Sweden's government said Wednesday it would hold urgent talks with business leaders to discuss concerns over trade with Gulf countries following a deepening diplomatic row with Saudi Arabia and criticism from the Arab League.
Sweden last week cut military ties with Saudi Arabia after Foreign Minister Margot Wallstroem accused Riyadh of blocking her from making a speech at the Arab League about human rights.
In response, Saudi Arabia recalled its ambassador, citing Wallstroem's criticism of its human rights and democracy record.
"We've invited company leaders who have business in the Gulf region to a meeting because of the fact that Sweden ended its military cooperation agreement with Saudi Arabia," a spokeswoman for the Enterprise Ministry, Ann Wolgers told AFP.
"There are a lot of questions around what happens now and there's a certain amount of concern among business leaders... When the (Enterprise) Minister Mikael Damberg saw this he decided to organise a meeting so they can ask questions."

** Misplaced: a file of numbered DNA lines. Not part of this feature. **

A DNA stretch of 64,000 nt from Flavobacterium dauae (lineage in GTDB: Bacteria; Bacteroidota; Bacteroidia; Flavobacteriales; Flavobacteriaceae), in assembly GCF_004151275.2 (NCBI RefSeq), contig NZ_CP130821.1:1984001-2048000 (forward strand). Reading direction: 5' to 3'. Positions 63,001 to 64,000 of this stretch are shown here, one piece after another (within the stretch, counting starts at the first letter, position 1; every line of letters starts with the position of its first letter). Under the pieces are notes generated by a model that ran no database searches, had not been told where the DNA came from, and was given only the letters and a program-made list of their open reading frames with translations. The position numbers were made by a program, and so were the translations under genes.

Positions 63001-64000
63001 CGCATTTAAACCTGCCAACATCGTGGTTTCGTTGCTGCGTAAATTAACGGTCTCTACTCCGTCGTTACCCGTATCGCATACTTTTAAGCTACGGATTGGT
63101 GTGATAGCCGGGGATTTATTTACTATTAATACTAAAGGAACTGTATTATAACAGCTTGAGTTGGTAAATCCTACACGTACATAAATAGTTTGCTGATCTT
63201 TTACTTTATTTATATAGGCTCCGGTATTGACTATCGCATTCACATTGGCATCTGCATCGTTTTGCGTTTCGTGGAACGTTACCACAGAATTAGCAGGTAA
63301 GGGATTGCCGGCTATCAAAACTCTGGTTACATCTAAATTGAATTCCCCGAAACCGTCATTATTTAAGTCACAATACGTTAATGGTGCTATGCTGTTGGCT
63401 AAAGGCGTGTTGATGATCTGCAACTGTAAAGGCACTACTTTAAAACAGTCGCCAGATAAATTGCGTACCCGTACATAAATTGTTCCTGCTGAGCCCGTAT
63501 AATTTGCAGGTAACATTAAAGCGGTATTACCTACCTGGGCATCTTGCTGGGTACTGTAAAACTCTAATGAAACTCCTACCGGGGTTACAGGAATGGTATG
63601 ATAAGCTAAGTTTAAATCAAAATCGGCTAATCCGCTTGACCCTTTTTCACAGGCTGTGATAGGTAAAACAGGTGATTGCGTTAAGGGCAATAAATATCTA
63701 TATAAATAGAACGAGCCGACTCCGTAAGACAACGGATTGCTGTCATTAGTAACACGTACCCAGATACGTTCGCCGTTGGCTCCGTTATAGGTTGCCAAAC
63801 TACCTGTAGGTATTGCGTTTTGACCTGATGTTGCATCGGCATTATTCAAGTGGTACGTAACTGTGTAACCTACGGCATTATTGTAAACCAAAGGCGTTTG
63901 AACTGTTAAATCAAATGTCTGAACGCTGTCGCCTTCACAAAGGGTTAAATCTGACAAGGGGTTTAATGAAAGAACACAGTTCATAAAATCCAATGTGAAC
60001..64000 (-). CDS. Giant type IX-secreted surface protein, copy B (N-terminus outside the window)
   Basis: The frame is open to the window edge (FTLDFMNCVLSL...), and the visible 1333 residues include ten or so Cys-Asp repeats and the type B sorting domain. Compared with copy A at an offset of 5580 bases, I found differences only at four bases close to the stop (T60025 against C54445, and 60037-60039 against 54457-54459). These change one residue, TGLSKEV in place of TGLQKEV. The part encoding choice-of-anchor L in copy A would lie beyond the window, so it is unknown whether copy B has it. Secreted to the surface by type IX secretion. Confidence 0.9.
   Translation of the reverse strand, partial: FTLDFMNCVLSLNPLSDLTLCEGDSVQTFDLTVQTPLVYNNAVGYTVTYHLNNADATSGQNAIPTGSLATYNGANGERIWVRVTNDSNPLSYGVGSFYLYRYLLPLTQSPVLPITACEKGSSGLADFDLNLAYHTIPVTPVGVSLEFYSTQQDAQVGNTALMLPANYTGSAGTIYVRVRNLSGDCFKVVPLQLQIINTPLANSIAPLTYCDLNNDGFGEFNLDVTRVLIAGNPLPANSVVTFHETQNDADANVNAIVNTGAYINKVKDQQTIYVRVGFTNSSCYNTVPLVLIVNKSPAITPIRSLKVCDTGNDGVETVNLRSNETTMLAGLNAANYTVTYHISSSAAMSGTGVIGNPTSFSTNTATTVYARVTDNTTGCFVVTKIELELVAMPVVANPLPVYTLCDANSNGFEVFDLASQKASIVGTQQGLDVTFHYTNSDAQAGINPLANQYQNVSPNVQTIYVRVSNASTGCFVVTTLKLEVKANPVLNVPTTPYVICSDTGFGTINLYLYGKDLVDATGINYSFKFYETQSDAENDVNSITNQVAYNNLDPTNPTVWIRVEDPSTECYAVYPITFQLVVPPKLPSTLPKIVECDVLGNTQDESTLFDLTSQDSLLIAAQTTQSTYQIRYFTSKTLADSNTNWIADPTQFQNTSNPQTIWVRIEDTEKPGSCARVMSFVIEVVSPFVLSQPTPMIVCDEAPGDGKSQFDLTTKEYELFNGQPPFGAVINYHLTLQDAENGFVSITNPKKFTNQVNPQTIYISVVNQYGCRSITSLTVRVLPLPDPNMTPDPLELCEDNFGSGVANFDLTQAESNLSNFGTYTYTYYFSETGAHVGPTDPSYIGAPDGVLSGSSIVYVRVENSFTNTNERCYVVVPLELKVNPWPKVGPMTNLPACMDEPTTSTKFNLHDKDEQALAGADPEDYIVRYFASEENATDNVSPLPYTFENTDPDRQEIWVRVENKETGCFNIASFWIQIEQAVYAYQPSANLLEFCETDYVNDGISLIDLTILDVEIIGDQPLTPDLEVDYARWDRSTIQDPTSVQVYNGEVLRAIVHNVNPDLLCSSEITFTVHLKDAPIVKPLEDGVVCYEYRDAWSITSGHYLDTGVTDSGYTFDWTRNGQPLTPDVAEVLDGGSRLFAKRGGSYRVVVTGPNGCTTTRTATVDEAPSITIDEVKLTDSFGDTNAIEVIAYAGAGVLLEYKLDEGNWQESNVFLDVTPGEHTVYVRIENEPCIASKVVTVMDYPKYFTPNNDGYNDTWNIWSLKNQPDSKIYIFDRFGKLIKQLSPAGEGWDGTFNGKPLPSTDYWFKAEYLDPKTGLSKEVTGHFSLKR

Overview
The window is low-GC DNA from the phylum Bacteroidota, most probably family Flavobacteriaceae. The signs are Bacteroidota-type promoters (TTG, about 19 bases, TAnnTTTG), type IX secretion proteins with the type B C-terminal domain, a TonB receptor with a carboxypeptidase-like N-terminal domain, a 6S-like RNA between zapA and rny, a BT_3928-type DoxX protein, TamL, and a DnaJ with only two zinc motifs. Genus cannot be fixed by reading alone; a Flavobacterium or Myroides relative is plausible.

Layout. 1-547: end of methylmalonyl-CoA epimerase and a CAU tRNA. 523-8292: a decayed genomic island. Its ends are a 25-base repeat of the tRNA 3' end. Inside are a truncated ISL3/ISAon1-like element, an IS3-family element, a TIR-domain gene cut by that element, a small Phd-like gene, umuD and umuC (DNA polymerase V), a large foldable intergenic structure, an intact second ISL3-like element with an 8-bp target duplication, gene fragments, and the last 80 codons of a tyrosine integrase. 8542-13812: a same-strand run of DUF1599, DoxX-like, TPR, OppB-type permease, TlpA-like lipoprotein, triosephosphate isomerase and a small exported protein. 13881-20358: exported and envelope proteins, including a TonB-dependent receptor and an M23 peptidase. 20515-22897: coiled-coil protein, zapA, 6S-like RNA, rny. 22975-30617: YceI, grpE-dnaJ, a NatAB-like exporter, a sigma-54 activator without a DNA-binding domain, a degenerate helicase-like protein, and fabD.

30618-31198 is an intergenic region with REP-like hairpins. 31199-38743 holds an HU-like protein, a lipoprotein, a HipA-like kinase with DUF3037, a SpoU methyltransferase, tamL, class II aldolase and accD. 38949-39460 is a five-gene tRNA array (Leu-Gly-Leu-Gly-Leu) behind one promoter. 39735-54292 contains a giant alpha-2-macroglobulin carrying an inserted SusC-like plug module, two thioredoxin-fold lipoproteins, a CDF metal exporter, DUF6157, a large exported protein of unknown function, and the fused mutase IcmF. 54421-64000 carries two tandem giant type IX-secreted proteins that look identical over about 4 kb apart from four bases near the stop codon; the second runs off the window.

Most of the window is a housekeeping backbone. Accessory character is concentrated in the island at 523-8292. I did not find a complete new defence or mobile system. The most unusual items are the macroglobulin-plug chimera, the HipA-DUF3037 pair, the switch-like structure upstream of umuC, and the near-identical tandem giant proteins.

The meeting was reportedly scheduled for Thursday. Wallstroem is also expected to attend.
Sweden's relations with Saudi Arabia hit an all-time low last month after Wallstroem described the Gulf state as a "dictatorship" that violates women's rights and whips bloggers.
The Swedish foreign minister later came under fire from the League's members for her criticism of Saudi Arabia's human rights record in the Swedish parliament, which they viewed as an affront to Sharia law.
The United Arab Emirates recalled its ambassador from Sweden Wednesday in solidarity with its Gulf neighbour and said Wallstroem's comments "do not respect the religious and cultural particularities of states and communities."
Swedish business leaders had warned the government that ending its 10-year-long military cooperation with Saudi Arabia -- Sweden's third largest non-Western destination for arms sales -- could have far-reaching consequences.
Some of them openly questioned the government's handling of the issue.
"If you make an enemy of the Arab League it can cause very major damage," Leif Johansson, chairman of telecoms group Ericsson, told business daily Dagens Industri.